In addition to the amount of volume, fluid composition is another issue that must be considered in SA-AKI. Normal saline (0.9% NaCl), a non-physiologic solution, is possibly less beneficial in SA-AKI than other new fluid preparations. Normal saline causes a hyperchloremic metabolic acidosis resulting in decreased renal blood flow (by activation of TG feedback mechanisms and afferent vasoconstriction) and increases the risk of further renal injury [94, 95]. Moreover, normal saline is associated with an increased risk of death in comparison with physiologic salts solution. Similarly, synthetic hydroxyethyl starch is potentially nephrotoxic and not recommended in SA-AKI patients [96]. Blood transfusion is used to improve microcirculatory hemoglobin and tissue oxygenation. However, the results of blood transfusion in reducing morbidity and mortality remain inconclusive [96, 97]. Despite theoretical disadvantage of normal saline in SA-AKI, the result from randomized control trial is still controversy. Moreover, normal saline is generally available in a reasonable price worldwide. Thus, normal saline should still be a main fluid replacement used in SA-AKI. However, the alternative administration of normal saline with other fluid preparations or the limited volume of normal saline might be more beneficial. Recently, Steward approach on acid-base proposed the ratio of serum chloride/sodium (SCl/SNa) at higher than 0.76 as the indication of chloride access and the timing for the replacement of normal saline into other solutions [98]. More studies are needed.

7.2. Control of acidosis

Acidosis is common in patients with sepsis which might be due to lactic acidosis, respiratory acidosis, and/or hyperchloremic metabolic acidosis from high volume of normal saline. But bicarbonate treatment is not recommended unless blood pH is lower than 7.15. Sodium bicarbonate infusion leads to hypernatremia, hypervolemia, intracellular shift of calcium-induced hypocalcemia, intracellular acidosis, and impaired oxygen delivery [99]. Improved tissue perfusion, proper respiratory machine adjustment, and balance administration of high-volume normal saline with other fluid therapy (e.g., other balance solutions) should be helpful. Tris-hydroxy methyl amino methane (THAM), a weak base with intracellular diffusion, might be beneficial due to the lower intracellular acidosis in comparison with bicarbonate infusion. However, THAM causes hyperkalemia, hypoglycemia, pseudohyponatremia, and increased osmolol gap in patients with preexisting renal dysfunction due to the excretion through kidney [100].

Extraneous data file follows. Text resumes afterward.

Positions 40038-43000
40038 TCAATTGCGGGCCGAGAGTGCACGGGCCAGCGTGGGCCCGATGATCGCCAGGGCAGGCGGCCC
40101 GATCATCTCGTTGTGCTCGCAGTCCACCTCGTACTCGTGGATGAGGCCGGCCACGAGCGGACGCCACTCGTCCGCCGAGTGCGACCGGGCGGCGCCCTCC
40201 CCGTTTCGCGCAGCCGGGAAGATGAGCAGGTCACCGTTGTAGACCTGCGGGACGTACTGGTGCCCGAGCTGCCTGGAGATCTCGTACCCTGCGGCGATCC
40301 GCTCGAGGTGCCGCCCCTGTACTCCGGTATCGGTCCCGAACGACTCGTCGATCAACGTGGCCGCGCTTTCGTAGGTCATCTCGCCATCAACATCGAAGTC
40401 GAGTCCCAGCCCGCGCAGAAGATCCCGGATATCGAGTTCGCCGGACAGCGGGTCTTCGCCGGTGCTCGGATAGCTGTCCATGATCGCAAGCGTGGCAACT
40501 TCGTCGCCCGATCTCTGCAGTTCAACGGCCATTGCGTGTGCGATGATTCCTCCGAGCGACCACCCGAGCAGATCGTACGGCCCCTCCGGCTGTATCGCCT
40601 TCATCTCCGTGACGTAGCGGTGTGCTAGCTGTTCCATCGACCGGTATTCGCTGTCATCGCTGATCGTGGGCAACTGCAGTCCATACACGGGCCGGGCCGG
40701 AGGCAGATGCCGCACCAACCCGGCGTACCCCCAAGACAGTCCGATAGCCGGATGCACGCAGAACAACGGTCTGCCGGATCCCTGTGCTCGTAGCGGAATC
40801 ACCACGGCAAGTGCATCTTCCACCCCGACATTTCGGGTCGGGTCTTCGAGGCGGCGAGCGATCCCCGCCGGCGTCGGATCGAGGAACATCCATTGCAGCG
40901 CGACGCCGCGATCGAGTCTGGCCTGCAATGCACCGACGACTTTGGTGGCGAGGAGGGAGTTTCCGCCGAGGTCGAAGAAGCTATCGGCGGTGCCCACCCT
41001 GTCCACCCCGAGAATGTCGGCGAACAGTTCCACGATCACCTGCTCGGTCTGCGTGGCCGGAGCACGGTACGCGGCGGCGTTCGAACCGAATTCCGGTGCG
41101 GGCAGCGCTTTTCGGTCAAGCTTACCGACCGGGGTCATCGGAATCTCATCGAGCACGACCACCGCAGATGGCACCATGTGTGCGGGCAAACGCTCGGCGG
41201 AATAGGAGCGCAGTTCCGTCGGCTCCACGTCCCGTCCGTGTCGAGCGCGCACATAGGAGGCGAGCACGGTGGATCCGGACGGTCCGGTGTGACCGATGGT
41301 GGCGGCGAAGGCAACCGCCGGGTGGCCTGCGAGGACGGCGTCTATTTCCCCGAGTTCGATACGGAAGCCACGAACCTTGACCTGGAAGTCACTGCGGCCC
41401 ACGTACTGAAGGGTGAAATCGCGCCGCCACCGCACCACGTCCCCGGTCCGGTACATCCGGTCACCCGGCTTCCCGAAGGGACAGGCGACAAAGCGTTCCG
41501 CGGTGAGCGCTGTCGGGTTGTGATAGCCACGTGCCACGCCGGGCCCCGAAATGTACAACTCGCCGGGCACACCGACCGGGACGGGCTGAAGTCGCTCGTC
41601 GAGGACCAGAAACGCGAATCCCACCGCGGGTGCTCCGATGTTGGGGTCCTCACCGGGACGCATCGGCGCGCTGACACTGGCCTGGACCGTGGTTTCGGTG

7.3. Antibiotics and other nephrotoxic

The rapid control organism is still the main theme of sepsis treatment. The survival rate of patients with sepsis declines 7.6% for every hour of delayed appropriate antibiotic treatment [101]. Regarding AKI from antibiotic, vancomycin is reported to induce AKI despite appropriate therapeutic level (15–20 mg/dL; the recommended level for the treatment of methicillin-resistance Staphylococcus aureus (MRSA)). Vancomycin is also reported to enhance nephrotoxic of piperacillin-tazobactam [102]. Although these events might be due to the contaminants, vancomycin administration in a high dose should be careful and blood level monitoring might be helpful. Other unnecessary nephrotoxic substances, such as amphotericin B, iodinated contrast agents, and so on, should be avoided. In addition, there is only a report of gadolinium (a contrast for MRI)-induced AKI [103] but several reports on increase incidence of nephrogenic systemic fibrosis in gadolinium injection in patients with preexisting renal injury.

7.4. Vasopressors

In SA-AKI, the alteration of vascular tone is a major cause of hypotension and renal injury. Norepinephrine maintains mean arterial pressure and increases renal medullary circulation without RBF alteration leading to improved renal function both in animal models and in human [93, 104106]. Norepinephrine also restores normal capillary velocity and filtration pressure [107]. Thus, norepinephrine is the first-line drug for septic shock. On the other hand, iloprost, a vasodilatory prostacyclin, has been considered to reduce cortical microcirculatory hypoxia and preserve renal function in animal model of SA-AKI [108]. But the clinical data on the efficacy and safety of iloprost administration are still limited.

7.5. Renal replacement therapy

The general four concerning aspects of renal replacement therapy (indications, timing, modality, and delivered dose) and the traditional clinical indications of RRT (“A-E-I-O-U”; A-acidosis, E-electrolyte disturbance, I-intoxication, O-fluid overload, and U-uremia) should be applied to SA-AKI as other causes of AKI. Indeed, severe metabolic acidosis, fluid overload, and uremia are the top three common indications for RRT in SA-AKI.